How to Avoid Isolation in the Church – Part 2

This is the second post in a week-long series intended to help anyone, but specifically single women, avoid being isolated in church.  The introduction to this series can be found here.  Click here to read Part 1, Go.

Yesterday we talked about the first step to avoiding isolation and becoming a part of the local church body: going.  You have to show up consistently.  Sit in the same place. Talk to people.  Be very obviously present.

“But I’m already doing this!” you say.

So what’s the next step?

Unfortunately, just showing up is not enough.  Merely attending on Sunday morning and saying brief hellos to the people around you will not create true community, just like merely sitting in a desk every day will not earn you a degree (or at least it shouldn’t).  Sitting in a chair or a pew is passive; becoming part of a community must be active.

That is why it is absolutely imperative that you JOIN.  Join a small group.  Join a Sunday school class.  Join the church itself.  Even if you’re not sure how long you are going to be in one place, join anyway.  Jump out of your self-sufficient fish bowl and into a bowl with other fish. (I don’t know why, but I love that picture.  I think it’s adorable.)

I would highly recommend joining a small group.  I’ve never been in a church that does adult Sunday school classes (as an adult, anyway), but it’s my impression that they are usually organized around life stages, and we’ve already talked about how that can be difficult.  Small groups are more often organized around location, which can lead to a lot more diversity in the group.  Diversity = good for building true, enriching, challenging community.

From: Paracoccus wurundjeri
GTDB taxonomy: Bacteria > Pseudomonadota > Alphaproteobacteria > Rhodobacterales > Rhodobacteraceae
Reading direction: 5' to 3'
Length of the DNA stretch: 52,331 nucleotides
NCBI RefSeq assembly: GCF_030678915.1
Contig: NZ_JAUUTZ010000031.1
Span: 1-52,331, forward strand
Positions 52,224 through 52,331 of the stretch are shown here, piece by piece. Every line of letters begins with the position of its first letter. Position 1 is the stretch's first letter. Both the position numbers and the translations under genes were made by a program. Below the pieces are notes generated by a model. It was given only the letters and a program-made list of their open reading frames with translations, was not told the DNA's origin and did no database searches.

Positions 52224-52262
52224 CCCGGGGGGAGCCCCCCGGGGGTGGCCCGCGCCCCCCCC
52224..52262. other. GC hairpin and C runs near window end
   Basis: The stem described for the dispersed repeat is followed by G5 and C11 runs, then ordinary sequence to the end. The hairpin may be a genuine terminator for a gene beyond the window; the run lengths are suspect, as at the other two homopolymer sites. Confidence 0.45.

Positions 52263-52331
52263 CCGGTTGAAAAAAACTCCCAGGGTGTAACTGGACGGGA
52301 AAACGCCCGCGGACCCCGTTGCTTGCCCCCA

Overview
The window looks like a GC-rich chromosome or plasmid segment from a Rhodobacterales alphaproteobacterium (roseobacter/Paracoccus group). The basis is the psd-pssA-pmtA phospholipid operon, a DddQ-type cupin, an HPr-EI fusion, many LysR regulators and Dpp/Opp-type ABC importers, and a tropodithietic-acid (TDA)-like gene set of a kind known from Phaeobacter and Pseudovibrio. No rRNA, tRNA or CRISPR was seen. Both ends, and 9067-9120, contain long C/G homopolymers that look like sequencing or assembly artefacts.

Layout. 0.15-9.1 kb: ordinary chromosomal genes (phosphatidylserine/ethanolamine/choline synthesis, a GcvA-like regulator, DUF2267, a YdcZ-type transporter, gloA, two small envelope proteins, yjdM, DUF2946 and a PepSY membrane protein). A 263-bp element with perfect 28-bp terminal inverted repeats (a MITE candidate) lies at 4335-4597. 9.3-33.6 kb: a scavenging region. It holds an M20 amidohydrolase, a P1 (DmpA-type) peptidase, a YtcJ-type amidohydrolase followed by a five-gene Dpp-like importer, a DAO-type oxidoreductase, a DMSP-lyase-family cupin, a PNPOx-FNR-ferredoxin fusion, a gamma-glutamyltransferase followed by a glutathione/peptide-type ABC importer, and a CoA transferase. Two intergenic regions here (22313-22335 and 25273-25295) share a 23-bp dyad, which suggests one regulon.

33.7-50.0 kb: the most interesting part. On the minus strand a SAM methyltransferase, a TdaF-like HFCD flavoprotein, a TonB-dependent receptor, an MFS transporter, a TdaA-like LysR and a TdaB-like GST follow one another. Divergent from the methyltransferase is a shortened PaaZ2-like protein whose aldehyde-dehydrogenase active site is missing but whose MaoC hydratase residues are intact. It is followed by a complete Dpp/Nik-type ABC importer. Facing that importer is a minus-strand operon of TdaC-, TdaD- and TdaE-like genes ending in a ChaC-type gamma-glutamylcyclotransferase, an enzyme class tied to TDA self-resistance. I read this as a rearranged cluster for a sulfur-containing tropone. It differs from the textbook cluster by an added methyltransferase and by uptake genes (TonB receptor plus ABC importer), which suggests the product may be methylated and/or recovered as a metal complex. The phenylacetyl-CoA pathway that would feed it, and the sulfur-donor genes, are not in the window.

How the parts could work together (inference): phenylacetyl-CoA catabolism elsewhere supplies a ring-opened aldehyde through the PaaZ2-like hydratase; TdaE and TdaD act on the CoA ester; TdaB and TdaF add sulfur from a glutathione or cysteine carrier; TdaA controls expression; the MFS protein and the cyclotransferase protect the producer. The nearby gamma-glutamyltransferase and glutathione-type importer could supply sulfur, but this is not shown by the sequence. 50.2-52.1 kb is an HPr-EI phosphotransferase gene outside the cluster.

The people in my small group are some of the best people I know.  It has been such a blessing to see the other people in the group grow and change over the years.  I have seen couples go from engaged to married, from married to parents of two girls, and from newlyweds to adoptive parents.  And they have seen me go from floundering first-year teacher struggling to make it through the week to semi-competent third year teacher (still struggling to make it through the week sometimes).  They’ve helped me move, prayed me through difficult times, and rejoiced with me in good times.

The thing I’ve learned about small groups is that you get out of them what you put into them.  Again, consistency is key.  For there to be true community, there has to be vulnerability.  For there to be vulnerability, there has to be trust.  For there to be trust, there has to be consistency.  Be the group member who never misses, who is there on time, who brings the snack.  If you want your small group to be a place where people are honest about what’s going on in their lives rather than a social club that gathers once a week, be willing to risk it all and be the first one to share.

If you’re just attending on Sunday mornings, it is easy to slip through the cracks, especially in a large church.  The great thing is that a group of 10 people in someone’s living room is just as much of a church as an arena full of people.  JOIN a small group, and help it become the kind of community you want it to be.

Image source: http://www.webprofessionals.org

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  1. How to Avoid Isolation in the Church – Part 2 « Why I…
  2. How to Avoid Isolation in the Church – Part 4 « Why I…
  3. How to Avoid Isolation in the Church – Part 5 « Why I…

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